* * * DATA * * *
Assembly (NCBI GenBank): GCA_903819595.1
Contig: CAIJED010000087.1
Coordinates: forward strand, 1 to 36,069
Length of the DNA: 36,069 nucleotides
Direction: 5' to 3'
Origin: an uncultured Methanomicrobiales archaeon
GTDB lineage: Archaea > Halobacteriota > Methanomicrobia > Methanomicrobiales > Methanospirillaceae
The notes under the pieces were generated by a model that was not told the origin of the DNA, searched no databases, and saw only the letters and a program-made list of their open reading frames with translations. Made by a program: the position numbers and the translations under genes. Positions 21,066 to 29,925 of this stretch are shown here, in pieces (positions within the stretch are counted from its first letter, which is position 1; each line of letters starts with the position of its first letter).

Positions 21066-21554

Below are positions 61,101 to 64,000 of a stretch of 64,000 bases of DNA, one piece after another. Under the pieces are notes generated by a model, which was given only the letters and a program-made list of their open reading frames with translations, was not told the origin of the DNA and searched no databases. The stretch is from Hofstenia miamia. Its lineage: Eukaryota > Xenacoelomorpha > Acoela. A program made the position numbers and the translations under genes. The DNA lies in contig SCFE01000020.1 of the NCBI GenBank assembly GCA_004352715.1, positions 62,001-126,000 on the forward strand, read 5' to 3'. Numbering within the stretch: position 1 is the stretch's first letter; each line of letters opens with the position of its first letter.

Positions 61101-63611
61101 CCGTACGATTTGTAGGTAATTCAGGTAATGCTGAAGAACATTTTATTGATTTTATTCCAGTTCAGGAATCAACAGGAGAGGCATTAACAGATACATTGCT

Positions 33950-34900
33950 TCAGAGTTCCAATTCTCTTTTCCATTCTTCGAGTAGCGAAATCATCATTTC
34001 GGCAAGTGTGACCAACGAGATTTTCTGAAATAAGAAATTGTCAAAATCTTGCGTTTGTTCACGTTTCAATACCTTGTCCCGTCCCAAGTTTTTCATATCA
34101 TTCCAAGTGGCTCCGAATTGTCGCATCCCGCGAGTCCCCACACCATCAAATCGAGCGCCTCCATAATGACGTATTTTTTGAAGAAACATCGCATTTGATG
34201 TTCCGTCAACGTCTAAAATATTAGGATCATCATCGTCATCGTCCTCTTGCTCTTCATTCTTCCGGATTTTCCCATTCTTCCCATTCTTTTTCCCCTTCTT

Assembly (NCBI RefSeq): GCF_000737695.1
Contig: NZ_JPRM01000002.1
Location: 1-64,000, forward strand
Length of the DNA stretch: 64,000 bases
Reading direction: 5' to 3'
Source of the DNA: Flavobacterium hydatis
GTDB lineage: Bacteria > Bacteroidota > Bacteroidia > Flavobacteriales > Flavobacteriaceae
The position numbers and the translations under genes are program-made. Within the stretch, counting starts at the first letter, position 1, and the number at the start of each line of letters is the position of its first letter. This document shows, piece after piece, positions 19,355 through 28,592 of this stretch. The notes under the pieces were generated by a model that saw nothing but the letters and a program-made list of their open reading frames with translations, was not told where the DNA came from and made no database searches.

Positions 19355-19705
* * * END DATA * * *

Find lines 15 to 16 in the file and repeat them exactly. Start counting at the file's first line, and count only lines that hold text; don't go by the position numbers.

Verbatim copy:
34001 GGCAAGTGTGACCAACGAGATTTTCTGAAATAAGAAATTGTCAAAATCTTGCGTTTGTTCACGTTTCAATACCTTGTCCCGTCCCAAGTTTTTCATATCA
34101 TTCCAAGTGGCTCCGAATTGTCGCATCCCGCGAGTCCCCACACCATCAAATCGAGCGCCTCCATAATGACGTATTTTTTGAAGAAACATCGCATTTGATG